The Different Classes of Goods Under the Nice Agreement

The Different Classes of Goods Under the Nice Agreement

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The Different Classes of Goods Under the Nice Agreement
The World Intellectual Property Organization is responsible for administering the system referred to as the International (Nice) Classification of Goods and Services, or, officially, the the Nice Agreement Concerning the International Classification of Goods and Services for the Purposes of the Registration of Marks. This system was created to allow  for the registration of trademarks made in reference to a particular good or service. The Nice Classification was agreed to on June 15, 1957 in its namesake city. 
It was later altered by revisions made at Stockholm in 1967 and in Geneva in 1977. At the start of 2009, this agreement was binding for 83 nations. Its various descriptions and classifications are also used for the practical purposes of trademark registration in the 64 nations which have not officially signed the Nice Agreement. The Agreement may be entered into by nations which are signatory to the Paris Convention, the foundation of European intellectual property right law.
The version of the Nice Classification currently in use is the Ninth Edition, which was introduced at the start of 2007. The textual versions of the Nice Agreement which are considered "authentic" are those presented in French and English. WIPO provides the full contents of the Nice Classification online, in a published version, and on CD-ROM. The CD-ROM versions of the Nice Agreement are presented in both English and French. Revisions to the Nice Agreement are made by a body, composed of representatives from each of the signatory states, called the Committee of Experts.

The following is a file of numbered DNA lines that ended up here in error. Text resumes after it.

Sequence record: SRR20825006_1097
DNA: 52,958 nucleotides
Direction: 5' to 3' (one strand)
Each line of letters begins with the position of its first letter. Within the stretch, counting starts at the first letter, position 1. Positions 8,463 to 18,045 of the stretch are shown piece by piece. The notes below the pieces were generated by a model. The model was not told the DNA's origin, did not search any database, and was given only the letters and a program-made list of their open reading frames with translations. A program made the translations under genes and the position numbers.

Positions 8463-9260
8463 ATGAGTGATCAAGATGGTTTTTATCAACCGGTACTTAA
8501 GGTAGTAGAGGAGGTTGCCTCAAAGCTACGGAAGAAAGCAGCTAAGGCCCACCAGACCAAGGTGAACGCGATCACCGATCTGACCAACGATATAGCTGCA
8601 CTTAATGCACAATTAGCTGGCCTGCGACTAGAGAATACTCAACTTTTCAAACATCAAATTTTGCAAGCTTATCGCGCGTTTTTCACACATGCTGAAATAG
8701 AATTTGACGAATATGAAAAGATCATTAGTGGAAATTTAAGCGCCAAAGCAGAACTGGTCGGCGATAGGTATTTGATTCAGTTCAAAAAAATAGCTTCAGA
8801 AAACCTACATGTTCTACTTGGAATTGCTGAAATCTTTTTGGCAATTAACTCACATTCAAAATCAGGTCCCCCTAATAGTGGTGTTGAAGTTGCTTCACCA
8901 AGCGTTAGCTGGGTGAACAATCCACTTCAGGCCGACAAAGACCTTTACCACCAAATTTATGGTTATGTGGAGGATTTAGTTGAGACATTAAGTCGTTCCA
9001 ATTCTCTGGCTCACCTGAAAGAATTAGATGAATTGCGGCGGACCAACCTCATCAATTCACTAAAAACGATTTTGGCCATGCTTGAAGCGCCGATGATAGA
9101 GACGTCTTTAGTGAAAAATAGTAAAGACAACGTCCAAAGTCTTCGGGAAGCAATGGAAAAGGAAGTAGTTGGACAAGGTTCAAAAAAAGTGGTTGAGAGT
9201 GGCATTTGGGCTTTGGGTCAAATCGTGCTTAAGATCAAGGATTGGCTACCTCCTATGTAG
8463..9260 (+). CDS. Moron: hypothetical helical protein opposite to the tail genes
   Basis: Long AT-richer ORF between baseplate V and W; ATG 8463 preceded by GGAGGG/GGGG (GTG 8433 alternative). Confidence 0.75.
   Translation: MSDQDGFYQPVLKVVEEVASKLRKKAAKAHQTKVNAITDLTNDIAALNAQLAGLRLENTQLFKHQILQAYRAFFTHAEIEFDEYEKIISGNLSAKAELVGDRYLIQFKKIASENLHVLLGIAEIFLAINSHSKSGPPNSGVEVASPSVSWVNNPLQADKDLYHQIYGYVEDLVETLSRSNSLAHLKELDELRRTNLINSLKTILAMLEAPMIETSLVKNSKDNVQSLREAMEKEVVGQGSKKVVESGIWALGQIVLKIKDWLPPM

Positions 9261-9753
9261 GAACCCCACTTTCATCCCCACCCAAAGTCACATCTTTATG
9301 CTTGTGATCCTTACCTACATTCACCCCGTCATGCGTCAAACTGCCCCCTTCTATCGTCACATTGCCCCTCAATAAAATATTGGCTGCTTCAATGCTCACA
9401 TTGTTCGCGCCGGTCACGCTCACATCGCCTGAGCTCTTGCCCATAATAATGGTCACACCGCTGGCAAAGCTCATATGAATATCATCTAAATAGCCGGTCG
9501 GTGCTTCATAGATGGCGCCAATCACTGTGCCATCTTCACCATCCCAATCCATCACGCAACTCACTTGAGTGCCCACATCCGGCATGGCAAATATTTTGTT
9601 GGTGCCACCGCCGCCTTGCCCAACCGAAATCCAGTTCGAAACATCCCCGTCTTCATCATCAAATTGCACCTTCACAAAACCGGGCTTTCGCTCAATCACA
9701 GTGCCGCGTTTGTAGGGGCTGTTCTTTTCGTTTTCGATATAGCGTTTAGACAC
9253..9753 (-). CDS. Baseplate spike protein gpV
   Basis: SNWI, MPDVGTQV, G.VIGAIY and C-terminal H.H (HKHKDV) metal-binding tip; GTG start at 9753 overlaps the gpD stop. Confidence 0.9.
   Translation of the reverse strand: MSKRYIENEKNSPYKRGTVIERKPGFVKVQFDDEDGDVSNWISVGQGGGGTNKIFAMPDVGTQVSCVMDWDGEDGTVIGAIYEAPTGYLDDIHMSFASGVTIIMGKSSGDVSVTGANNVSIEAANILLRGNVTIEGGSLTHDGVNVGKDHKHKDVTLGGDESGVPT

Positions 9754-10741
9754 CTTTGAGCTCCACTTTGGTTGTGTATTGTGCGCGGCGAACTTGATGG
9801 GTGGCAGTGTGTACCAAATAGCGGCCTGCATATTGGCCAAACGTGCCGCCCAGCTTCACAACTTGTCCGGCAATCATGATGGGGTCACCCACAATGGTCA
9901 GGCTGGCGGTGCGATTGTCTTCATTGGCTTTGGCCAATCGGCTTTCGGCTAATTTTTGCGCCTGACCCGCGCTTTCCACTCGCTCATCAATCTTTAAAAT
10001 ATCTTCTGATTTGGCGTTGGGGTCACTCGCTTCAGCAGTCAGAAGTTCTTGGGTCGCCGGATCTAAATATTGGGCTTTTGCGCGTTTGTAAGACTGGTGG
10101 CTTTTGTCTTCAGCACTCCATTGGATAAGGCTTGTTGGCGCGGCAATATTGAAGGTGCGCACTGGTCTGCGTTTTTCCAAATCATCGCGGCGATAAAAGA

WIPO considers the basic purpose of the Nice Classification System to be to allow the international registration of goods to be more easily made. Because similar trademarks found in the same category may incur the most serious legal problems, the classification system is also intended to help along prospective trademark applicants by enabling them to discover if there are any preexisting versions of their trademark. For this reason, the classification system based on the Nice Agreement is made available in several languages.
         Class 1: Chemicals (may include foundational materials for other classes of goods)
         Class 2: Paints (may include anti-corrosive materials)
         Class 3: Cosmetics and cleaning preparations
         Class 4: Lubricants and fuels
         Class 5: Pharmaceuticals
         Class 6: Metal goods
         Class 7: Machinery
         Class 8: Hand tools
         Class 9: Electrical and scientific apparatus
         Class 10: Medical apparatus (includes tools used for medical procedures and artificial limbs)
         Class 11: Environmental control apparatus (may include light sources, sanitary procedures, and food preparation in addition to temperature control)
         Class 12: Vehicles
         Class 13: Firearms
         Class 14: Jewelry (includes time pieces and excludes valuable metals used for purposes other than decoration)
         Class 15: Musical instruments
         Class 16: Paper goods and printed matter
         Class 17: Rubber goods
         Class 18: leather goods
         Class 19: Nonmetallic building materials
         Class 20: Furniture and articles not otherwise classified
         Class 21: Housewares and glasses
         Class 22: Cordage and fibers
         Class 23: Yarns and threads
         Class 24: Fabrics
         Class 25: Clothing (includes shoes and hats)
         Class 26: Fancy goods (fake flowers, items for personal adornment and ornamentation)

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